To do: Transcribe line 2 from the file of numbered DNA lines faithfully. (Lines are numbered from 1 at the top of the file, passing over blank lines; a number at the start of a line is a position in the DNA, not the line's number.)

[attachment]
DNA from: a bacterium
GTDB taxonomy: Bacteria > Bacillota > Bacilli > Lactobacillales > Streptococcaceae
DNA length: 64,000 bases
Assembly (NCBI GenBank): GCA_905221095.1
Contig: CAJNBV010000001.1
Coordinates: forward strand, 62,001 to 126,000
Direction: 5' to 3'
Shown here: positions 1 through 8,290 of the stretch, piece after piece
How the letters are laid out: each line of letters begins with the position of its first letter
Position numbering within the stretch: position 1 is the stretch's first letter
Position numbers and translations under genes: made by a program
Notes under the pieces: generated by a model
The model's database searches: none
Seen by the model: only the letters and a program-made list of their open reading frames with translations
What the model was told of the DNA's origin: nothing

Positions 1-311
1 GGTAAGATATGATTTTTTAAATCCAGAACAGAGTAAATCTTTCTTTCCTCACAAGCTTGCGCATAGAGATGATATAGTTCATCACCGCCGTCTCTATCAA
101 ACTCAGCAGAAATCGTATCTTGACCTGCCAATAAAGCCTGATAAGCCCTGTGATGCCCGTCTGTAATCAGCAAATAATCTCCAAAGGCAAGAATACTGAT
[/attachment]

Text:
GTDB taxonomy: Bacteria > Bacillota > Bacilli > Lactobacillales > Streptococcaceae